With one exception, the papers in this volume were originally presented to the Boston Area Colloquium in Ancient Philosophy during 2006-7. Five colloquia deal directly with Plato, while another discusses Heidegger's interpretation of Plato. Two colloquia deal with the Epicurean notion of preconception and with the Stoic conception of the good.
This latest BACAP Proceedings covers three key areas in ancient philosophy, ethics, method and physics. Under ethics, there are three papers on Socratic piety, Aristotelian friendship, and Augustinian-Platonic virtue. Under method, Socratic elenchos, Socratic maieutic, and Aristotelian aporematic inquiry. Under physics, life in Plato and mo.
The A to Z of Husserl's Philosophy provides the means to approach the texts of Husserl, as well as those of his major commentators. This is done through a chronology, an introductory essay, an extensive bibliography, and hundreds of cross-referenced dictionary entries on key terms and neologisms, as well as brief discussions of Husserl's major works and of some of his most important predecessors, contemporaries, and successors.
Atheist Persona is a summary of the most recent research on the subject of atheism. In an effort to create a more courteous dialogue between theists and atheists, this book acknowledges that while there are reasons for believing in God, there are also reasons for not believing in God.
This book is an affirmation of faith in God and a warning of the dangers of a world guided by the religion of atheism. It warns against a religion based upon chance, deficient science, and deficient atheistic evolution.
Examines Nietzsche's complex attitudes toward religion and his understanding of how particular religions and deities affect the intellectual, moral, and spiritual lives of their various proselytes and adherents.
Cleary discusses the origin, development, and use of the many senses of priority as a central thesis in Aristotle’s metaphysics. Cleary contends that one of the most revealing problems for the ambiguity of Aristotle’s relationship to Platonism is that of the ontological status of mathematical objects. In support of his claim, Cleary analyzes a curious passage from Aristotle’s _Topics, _where he appears to accept a schema of priorities that makes mathematical entities more substantial than sensible things. How does Aristotle try (...) to reconcile the ordering of things dictated by sciences like mathematics and dialectic with the ordering of sense experience upon which his own physics and metaphysics are based? To find the answer, Cleary reviews three different outlines of the many senses of priority given by Aristotle himself and found in _Categories _12-13, _Metaphysics _Delta 11, and _Metaphysics _Theta 8. Cleary suggests there is an implicit hierarchy for Aristotle that leads him to posit the Prime Mover at its apex as complete actuality and, therefore, as the focus for the concept of priority. Having reviewed Aristotle’s treatment of the many uses of priority, Cleary demonstrates how the concept is used in some typical arguments by Aristotle for his mature metaphysical positions. (shrink)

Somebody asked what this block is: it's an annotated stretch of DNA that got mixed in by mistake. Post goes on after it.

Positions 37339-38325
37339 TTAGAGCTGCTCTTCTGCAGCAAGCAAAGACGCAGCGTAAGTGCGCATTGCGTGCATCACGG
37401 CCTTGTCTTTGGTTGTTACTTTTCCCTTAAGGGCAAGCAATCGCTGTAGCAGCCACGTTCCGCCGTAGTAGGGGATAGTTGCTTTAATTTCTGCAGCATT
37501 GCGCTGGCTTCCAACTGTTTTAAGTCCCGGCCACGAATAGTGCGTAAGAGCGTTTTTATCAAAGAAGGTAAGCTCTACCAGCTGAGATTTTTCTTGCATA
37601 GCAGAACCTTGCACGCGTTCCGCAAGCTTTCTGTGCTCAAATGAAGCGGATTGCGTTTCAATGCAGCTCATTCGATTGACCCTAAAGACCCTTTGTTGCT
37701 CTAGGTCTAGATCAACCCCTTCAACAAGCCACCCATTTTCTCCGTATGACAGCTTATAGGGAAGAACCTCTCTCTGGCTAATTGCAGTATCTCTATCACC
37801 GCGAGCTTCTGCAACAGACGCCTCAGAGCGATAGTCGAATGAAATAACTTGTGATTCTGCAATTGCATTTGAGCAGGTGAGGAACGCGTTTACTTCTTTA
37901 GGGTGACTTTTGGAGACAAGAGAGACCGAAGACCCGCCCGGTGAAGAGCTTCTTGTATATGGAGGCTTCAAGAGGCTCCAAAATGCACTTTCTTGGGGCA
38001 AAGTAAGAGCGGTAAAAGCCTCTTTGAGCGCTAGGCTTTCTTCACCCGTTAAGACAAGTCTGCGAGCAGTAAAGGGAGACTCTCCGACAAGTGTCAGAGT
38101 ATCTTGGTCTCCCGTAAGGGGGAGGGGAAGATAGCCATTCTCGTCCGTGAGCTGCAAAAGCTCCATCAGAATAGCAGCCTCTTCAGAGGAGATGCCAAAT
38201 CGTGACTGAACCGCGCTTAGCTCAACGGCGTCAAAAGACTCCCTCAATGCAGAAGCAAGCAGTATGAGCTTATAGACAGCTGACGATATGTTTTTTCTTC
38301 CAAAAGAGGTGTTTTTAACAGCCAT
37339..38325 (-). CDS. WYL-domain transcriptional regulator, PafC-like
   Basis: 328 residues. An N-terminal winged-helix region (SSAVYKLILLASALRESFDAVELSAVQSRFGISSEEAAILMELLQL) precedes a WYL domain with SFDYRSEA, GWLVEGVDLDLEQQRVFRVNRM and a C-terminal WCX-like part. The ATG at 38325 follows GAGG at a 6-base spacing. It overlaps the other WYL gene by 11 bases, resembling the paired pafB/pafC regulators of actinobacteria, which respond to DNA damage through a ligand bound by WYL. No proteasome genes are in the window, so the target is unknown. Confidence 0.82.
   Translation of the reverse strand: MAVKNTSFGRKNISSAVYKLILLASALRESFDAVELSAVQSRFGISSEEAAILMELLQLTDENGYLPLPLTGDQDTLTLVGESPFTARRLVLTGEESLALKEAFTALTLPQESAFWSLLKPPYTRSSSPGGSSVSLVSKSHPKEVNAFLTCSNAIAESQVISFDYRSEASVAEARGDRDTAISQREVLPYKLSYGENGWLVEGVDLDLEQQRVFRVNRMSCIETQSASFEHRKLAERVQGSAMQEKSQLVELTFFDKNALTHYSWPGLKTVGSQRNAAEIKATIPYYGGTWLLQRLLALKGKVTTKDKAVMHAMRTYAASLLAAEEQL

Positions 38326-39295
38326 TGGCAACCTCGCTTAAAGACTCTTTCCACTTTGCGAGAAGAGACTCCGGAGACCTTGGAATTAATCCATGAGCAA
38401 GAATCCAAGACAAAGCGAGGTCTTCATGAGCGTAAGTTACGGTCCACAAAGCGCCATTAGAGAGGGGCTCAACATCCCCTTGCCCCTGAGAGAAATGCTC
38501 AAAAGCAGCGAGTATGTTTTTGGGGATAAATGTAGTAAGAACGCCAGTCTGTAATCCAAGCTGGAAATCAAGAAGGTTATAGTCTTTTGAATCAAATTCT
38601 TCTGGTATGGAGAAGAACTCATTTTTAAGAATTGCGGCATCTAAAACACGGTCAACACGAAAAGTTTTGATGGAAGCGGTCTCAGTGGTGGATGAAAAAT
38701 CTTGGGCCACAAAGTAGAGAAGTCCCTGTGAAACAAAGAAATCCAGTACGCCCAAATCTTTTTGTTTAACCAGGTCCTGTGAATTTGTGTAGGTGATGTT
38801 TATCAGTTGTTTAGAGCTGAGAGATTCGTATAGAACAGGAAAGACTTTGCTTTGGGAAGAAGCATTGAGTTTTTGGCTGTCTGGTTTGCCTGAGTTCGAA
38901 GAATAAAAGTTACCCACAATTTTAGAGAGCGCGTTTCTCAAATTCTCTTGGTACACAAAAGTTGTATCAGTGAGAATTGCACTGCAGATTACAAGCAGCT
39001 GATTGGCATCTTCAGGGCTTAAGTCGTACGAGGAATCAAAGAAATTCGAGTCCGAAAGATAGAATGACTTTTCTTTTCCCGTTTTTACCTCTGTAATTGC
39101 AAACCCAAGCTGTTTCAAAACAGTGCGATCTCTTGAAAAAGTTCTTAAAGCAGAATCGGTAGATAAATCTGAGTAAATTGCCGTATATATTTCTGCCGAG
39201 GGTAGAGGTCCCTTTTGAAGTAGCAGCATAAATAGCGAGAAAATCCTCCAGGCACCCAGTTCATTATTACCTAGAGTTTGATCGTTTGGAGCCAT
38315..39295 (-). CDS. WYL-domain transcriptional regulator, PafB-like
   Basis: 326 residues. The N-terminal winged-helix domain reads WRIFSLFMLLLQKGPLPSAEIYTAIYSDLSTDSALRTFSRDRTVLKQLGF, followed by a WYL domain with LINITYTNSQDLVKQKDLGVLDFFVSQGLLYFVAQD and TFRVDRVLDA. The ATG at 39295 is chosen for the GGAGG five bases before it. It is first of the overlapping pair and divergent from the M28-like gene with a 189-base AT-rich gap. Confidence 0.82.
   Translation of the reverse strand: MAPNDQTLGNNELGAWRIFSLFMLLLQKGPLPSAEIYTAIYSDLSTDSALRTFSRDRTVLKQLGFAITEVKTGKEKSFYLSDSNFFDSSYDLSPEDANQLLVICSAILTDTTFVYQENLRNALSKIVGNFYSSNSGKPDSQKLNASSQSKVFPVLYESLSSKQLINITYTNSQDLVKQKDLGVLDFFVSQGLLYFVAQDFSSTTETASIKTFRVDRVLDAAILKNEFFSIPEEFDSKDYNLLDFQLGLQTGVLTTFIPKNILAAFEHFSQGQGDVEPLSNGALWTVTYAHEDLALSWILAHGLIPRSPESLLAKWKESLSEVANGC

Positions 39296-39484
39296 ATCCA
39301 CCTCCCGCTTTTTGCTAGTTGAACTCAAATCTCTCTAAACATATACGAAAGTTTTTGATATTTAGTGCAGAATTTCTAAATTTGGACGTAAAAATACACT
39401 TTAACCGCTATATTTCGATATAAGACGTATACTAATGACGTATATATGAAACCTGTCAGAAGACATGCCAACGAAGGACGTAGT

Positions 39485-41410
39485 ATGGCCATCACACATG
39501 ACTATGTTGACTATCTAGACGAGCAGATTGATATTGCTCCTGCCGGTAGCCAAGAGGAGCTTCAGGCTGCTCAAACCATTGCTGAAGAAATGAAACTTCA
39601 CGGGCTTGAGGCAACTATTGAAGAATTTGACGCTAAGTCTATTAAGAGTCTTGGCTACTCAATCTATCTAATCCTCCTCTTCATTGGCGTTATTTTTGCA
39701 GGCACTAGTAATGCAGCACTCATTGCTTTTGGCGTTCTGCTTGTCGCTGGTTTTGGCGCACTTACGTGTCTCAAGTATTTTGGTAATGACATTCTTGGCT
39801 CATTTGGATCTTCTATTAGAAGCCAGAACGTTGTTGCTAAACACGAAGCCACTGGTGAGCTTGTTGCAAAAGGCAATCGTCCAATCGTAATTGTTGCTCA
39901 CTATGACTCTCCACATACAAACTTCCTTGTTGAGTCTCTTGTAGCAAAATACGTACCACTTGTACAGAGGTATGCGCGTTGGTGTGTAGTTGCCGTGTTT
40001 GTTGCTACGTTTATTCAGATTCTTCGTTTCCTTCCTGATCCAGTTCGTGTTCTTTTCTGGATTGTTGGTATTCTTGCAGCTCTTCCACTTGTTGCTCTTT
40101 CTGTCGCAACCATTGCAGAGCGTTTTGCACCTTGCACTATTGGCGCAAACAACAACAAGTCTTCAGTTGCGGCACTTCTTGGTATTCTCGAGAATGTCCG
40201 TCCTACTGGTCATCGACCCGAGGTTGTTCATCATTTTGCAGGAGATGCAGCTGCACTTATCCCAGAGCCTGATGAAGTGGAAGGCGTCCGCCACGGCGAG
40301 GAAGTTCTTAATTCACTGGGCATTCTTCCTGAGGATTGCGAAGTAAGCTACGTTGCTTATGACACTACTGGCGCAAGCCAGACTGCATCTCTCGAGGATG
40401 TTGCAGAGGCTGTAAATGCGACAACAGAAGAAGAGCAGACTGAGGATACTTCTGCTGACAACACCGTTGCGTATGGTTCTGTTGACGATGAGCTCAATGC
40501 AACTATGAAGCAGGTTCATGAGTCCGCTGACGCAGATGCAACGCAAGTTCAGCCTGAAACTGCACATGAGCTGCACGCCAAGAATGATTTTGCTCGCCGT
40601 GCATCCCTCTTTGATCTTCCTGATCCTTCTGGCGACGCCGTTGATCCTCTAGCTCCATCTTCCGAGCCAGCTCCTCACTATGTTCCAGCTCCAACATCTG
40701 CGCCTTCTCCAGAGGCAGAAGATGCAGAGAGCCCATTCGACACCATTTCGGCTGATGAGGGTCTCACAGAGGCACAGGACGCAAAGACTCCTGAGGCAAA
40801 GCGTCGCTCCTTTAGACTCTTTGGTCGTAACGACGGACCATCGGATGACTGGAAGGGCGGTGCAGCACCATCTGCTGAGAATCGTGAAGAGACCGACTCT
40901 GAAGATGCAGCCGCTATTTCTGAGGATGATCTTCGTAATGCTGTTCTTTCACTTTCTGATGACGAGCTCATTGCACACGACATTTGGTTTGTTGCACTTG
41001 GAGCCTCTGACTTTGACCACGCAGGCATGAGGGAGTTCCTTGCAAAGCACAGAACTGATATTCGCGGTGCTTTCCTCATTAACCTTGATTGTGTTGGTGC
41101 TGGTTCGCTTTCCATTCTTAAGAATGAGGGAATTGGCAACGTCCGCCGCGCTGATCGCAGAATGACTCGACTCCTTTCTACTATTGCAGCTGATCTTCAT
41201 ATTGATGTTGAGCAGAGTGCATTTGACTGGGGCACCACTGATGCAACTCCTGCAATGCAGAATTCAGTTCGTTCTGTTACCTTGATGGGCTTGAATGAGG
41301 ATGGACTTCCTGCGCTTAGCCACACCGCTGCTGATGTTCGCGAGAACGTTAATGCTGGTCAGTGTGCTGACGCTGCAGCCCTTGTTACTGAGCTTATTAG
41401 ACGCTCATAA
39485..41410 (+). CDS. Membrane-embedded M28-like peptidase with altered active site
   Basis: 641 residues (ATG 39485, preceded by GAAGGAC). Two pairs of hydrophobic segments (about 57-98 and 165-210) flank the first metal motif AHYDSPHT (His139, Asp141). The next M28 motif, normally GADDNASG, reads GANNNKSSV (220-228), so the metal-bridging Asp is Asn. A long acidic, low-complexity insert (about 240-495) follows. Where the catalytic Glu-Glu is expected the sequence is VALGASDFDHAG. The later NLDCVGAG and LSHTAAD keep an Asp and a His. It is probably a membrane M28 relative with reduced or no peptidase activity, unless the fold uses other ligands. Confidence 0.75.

Among the most animating debates in eighteenth-century British ethics was the debate over psychological egoism, the view that our most basic desires are self-interested. An important episode in that debate, less well known than it should be, was the exchange between Francis Hutcheson and John Clarke of Hull. In the early editions of his Inquiry into Virtue, Hutcheson argued ingeniously against psychological egoism; in his Foundation of Morality, Clarke argued ingeniously against Hutcheson’s arguments. Later, Hutcheson attempted new arguments against (...) psychological egoism, designed to overcome Clarke’s objections. This article examines the exchange between these philosophers. Its conclusion, influenced partly by Clarke, is that psychological egoism withstands Hutcheson’s arguments. This is not to belittle those arguments—indeed, they are among the most resourceful and plausible of their kind. The fact that egoism withstands them is thus not a mere negative result, but a stimulus to consider carefully the ways in which progress in this area may be possible. (shrink)